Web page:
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Re: [Public WebGL] Specifying the behavior of bindXXX when passed a deleted resource






On Tue, Jun 18, 2013 at 3:58 PM, Zhenyao Mo <zmo@chromium.org> wrote:
I vote for following closely to the GL behaviors, i.e.,

1) bind a texture/render_buffer/buffer that's deleted will generate an
error, the object becomes invalid as soon as delete* is called.

But it's not GL behavior. Current GL behavior is quirky.

   GLuint id = 123;
   glBindTexture(GL_TEXTURE_2D, id);  // make a texture with name 123
   glBindFramebuffer(GL_FRAMEBUFFER, fb);
   glFramebufferTexture2D(GL_FRAMEBUFFER, GL_COLOR_ATTACHMENT0, GL_TEXTURE_2D, id, 0);
   glBindFramebuffer(GL_FRAMEBUFFER, 0);
   glDeleteTexture(1, &id);  // the texture is now marked for deletion but it is not deleted

   // ask what texture is on the framebuffer
   glBindFramebuffer(GL_FRAMEBUFFER, fb);
   GLint v;
   glGetFramebufferAttachmentParameteriv(GL_FRAMEBUFFER, GL_COLOR_ATTACHMENT0, GL_FRAMEBUFFER_ATTACHMENT_OBJECT_NAME, &v);   
   printf ("%d\n", v);  // prints 123

   // so bind that texture.
   glBindTexture(GL_TEXTURE_2D, v);  // this creates a new texture. 

There's now 2 textures with id 123. One you can bind, one you can't

What I'm suggesting is that textures in WebGL should work like programs.

   var tex = gl.createTexture();
   gl.bindTexture(gl.TEXTURE_2D, tex);
   gl.bindFramebuffer(gl.FRAMEBUFFER, fb);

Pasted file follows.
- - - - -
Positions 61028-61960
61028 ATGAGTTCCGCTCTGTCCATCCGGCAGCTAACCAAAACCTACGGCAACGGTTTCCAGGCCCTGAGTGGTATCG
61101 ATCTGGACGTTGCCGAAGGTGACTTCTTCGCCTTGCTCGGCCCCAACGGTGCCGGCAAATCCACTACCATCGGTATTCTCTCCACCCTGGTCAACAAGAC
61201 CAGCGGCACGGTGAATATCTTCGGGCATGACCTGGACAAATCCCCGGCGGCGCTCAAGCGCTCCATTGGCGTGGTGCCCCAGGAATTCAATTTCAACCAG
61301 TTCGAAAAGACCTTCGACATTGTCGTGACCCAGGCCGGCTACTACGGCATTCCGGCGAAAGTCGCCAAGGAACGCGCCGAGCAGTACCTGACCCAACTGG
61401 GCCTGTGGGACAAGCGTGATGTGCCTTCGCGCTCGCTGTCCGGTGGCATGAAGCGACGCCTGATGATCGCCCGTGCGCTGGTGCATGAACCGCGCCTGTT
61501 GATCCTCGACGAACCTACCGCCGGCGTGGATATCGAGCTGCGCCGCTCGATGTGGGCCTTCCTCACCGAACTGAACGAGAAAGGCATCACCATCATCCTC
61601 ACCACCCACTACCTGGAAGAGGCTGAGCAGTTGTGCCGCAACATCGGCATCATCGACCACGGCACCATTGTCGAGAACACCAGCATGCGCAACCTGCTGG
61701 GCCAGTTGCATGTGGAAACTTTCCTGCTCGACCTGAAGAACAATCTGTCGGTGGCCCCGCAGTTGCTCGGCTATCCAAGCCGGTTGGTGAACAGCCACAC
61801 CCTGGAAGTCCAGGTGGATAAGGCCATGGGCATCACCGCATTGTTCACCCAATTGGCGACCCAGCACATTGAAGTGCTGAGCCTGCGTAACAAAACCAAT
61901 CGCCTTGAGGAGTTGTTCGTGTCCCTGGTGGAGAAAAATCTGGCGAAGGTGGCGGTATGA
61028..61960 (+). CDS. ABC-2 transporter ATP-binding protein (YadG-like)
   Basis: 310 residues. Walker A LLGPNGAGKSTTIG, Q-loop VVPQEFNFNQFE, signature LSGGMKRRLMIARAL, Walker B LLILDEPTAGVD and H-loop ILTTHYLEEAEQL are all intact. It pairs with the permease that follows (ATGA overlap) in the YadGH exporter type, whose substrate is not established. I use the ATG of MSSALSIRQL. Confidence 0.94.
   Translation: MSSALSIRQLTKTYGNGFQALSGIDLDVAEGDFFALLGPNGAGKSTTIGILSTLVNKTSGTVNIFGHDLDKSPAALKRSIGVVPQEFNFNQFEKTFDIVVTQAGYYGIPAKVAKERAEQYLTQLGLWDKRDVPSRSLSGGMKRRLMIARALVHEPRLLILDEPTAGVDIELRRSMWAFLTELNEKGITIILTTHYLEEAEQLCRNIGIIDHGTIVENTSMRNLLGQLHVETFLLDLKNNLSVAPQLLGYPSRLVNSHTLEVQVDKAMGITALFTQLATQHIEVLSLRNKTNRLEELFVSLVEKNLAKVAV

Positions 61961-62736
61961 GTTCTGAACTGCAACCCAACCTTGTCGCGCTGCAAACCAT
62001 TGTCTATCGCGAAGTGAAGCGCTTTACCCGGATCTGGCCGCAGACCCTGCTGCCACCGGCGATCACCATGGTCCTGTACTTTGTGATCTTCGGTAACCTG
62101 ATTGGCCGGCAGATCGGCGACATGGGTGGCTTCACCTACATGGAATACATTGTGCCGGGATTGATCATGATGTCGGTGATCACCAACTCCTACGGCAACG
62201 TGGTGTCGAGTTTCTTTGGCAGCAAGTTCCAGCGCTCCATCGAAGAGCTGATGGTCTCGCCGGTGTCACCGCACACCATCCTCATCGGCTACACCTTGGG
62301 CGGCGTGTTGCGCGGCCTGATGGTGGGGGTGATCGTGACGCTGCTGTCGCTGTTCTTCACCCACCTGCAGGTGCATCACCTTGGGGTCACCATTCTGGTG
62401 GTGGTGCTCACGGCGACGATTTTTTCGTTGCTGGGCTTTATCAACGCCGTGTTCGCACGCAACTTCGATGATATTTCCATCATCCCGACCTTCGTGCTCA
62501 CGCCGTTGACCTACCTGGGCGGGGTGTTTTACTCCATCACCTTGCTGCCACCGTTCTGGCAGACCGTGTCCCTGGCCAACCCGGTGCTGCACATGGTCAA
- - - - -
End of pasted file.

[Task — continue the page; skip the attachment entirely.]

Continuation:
gl.framebufferTexture2D(gl.FRAMEBUFFER, gl.COLOR_ATTACHMENT0, gl.TEXTURE_2D, id, 0);
   gl.bindFramebuffer(gl.FRAMEBUFFER, null);
   gl.deleteTexture(tex);  // the texture is now marked for deletion but it is not deleted

   // ask what texture is on the framebuffer
   gl.bindFramebuffer(gl.FRAMEBUFFER, fb);
   var attachment = gl.getFramebufferAttachmentParameter(gl.FRAMEBUFFER, gl.COLOR_ATTACHMENT0, gl.FRAMEBUFFER_ATTACHMENT_OBJECT_NAME);   

   assert(attachment == tex);

   // so bind that texture.
   gl.bindTexture(GL_TEXTURE_2D, tex);  

safe, even though the texture has been marked as deleted since all references were never released it's still safe to bind it.
It would only go away when the last reference went away so if you followed all that with

   gl.deleteFramebuffer(fb);  // loses the reference on the framebuffer
   gl.bindTexture(GL_TEXTURE_2D, null);  // loses the reference on the context we just added 2 lines up

The texture is now deleted.

   gl.bindTexture(GL_TEXTURE_2D, tex);  // INVALID_VALUE, texture has been deleted.

Which is exactly how programs work.
 

2) useProgram / attachShader and other queries are still valid when
deleteProgram / deleteShader is called but they haven't been truly
deleted yet.

Mo

On Tue, Jun 18, 2013 at 3:45 PM, Gregg Tavares <gman@google.com> wrote:
> So the GL group says you can continue to use call useProgram on a program
> marked for deletion but that has not actually been deleted yet. Once it has
> actually been deleted you'll get an error
>
> Should we do the same for all resources in WebGL?
>
>
>
> On Tue, Jun 18, 2013 at 12:14 PM, Gregg Tavares <gman@google.com> wrote:
>>
>> Actually I'm not sure what should happen here and AFAICT it's not clear
>> from the ES spec.
>>
>> The ES spec doesn't say what happens if you call useProgram on a program